A Profitable Wave Trader
I first got interested in Elliott Waves when we interviewed Anil Mangal for Episode 24 of the Two Blokes Trading podcast. Anil is the most viewed and highest rated trader on TradingView and his track record of uncannily accurate predictions is there for all to see. I was struck by the way Anil could predict not only the change in direction of a market, but also the change after that. I looked at his ideas that predicted a coming dip in the market, drawing a line to show where and when the market would fall, before indicating the buy entry and showing how the market would subsequently rise.
Then, sure enough, more often than not, when the idea played out in real time, the actual market movements almost exactly mirrored the lines Anil had drawn, both the dip and subsequent rise, or vice versa.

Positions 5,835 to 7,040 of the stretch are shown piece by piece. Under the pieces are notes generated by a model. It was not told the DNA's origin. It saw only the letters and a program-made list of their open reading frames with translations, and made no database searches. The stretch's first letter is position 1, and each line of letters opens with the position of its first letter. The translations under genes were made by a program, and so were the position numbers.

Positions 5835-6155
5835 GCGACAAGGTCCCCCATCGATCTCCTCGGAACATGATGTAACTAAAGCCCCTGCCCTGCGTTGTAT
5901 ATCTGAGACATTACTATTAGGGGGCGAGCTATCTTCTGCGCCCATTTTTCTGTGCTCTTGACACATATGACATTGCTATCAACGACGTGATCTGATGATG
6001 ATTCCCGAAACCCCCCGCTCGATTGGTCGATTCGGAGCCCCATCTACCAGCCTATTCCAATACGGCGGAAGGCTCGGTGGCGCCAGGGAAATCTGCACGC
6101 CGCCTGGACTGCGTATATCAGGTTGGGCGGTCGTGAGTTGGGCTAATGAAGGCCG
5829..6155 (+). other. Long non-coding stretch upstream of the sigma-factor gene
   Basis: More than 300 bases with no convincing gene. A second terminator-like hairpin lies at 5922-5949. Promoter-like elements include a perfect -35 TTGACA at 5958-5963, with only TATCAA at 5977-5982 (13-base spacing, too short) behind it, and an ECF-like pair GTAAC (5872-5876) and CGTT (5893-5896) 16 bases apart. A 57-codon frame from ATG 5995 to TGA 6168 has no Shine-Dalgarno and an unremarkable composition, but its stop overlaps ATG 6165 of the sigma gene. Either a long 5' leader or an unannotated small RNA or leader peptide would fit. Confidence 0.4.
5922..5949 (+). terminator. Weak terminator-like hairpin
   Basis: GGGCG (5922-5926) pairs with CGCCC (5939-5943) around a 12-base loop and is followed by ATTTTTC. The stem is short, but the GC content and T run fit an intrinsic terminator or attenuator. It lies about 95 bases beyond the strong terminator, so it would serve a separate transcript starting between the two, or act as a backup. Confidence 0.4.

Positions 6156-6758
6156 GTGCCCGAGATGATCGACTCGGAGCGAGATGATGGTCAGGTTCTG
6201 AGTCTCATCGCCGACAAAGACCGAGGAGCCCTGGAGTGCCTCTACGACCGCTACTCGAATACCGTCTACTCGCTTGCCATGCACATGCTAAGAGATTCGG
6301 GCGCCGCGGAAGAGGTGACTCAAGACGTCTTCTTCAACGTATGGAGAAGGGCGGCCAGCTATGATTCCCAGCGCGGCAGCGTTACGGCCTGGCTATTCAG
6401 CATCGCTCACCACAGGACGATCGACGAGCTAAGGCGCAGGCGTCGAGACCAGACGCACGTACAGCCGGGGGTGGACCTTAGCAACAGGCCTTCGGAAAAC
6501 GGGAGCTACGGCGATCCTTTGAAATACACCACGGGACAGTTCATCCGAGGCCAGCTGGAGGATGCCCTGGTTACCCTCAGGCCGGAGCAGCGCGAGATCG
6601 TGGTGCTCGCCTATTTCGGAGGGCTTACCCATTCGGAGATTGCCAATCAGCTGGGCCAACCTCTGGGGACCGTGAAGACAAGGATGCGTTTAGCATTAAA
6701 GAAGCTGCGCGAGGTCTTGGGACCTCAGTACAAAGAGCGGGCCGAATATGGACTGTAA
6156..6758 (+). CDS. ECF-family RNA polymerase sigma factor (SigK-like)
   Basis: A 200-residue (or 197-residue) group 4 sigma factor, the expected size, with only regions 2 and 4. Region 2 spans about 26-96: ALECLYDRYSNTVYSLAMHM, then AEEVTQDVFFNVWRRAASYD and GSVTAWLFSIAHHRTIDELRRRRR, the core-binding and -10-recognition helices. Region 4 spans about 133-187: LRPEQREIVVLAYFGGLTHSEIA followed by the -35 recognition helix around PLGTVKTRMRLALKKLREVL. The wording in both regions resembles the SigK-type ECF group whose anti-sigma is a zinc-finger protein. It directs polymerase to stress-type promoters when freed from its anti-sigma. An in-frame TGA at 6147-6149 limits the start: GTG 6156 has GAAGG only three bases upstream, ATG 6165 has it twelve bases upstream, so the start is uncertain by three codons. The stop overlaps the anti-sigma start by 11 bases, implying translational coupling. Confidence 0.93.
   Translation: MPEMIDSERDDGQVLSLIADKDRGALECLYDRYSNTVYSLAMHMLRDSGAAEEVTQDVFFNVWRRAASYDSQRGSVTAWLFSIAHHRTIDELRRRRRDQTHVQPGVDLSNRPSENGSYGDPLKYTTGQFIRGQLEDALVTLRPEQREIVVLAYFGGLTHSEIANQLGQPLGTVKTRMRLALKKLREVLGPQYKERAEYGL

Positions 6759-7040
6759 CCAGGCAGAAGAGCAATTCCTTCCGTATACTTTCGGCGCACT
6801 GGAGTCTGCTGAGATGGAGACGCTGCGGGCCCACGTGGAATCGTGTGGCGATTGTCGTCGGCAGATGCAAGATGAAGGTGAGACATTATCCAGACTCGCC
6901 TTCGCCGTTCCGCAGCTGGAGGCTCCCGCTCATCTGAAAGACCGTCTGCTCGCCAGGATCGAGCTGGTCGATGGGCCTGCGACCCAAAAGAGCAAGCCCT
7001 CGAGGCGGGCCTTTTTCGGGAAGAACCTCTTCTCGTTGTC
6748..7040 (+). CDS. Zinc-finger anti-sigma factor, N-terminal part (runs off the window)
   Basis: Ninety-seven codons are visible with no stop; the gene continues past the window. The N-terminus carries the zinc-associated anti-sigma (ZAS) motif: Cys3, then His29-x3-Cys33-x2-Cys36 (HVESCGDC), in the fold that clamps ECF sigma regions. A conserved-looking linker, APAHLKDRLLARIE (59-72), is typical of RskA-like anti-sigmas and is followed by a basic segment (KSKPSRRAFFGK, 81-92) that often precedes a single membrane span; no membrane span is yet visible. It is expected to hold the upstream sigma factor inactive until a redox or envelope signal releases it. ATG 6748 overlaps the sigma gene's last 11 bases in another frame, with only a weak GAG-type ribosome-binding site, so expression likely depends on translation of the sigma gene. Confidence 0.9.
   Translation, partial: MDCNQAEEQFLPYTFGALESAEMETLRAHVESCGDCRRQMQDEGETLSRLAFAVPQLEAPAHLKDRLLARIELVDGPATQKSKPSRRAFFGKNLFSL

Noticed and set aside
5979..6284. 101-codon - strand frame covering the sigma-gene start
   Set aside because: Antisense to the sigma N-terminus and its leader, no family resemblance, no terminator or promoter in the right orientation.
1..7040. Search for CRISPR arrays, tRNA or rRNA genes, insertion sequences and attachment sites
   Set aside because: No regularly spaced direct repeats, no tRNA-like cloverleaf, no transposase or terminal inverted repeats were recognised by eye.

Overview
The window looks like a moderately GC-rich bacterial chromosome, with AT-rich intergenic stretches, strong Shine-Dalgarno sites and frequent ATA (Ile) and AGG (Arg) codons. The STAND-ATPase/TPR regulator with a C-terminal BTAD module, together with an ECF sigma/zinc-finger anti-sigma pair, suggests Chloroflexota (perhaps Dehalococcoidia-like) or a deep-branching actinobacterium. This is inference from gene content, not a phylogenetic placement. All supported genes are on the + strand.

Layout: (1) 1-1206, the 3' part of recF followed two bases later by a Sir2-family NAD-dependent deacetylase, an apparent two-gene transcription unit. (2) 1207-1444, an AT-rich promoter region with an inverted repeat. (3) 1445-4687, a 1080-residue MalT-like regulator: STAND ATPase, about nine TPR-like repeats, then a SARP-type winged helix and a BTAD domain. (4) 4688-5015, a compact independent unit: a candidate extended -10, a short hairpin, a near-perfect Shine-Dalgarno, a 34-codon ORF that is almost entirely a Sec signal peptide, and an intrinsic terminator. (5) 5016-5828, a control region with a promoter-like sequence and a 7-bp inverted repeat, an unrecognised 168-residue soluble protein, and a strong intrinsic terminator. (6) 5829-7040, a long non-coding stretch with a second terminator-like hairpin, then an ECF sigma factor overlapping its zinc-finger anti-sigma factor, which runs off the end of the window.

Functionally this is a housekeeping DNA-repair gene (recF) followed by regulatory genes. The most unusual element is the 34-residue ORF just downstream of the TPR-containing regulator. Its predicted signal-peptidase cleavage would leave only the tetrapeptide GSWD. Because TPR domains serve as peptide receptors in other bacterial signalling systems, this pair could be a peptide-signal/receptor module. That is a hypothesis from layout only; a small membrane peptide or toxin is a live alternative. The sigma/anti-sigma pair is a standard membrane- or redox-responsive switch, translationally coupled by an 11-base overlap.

This piqued my interest, but he had my full attention after he came on the podcast and talked through his thoughts on the market. He trades Elliott Waves because he believes they are the best way that one can accurately forecast market movement. This is because they are based on predictable, repeatable, human behaviour.
This wasn’t trying to spot overbought or oversold situations, this wasn’t trying to find out where Barrier Options were expiring or what the Interest Rate decision would be. He claimed that for time immemorial, traders have acted in the same way, destined to forever repeat their actions.This means that the price moves according to these patterns, and if you can recognise the patterns, then you can predict how they are about to move. Or at least accurately enough to make consistent profits.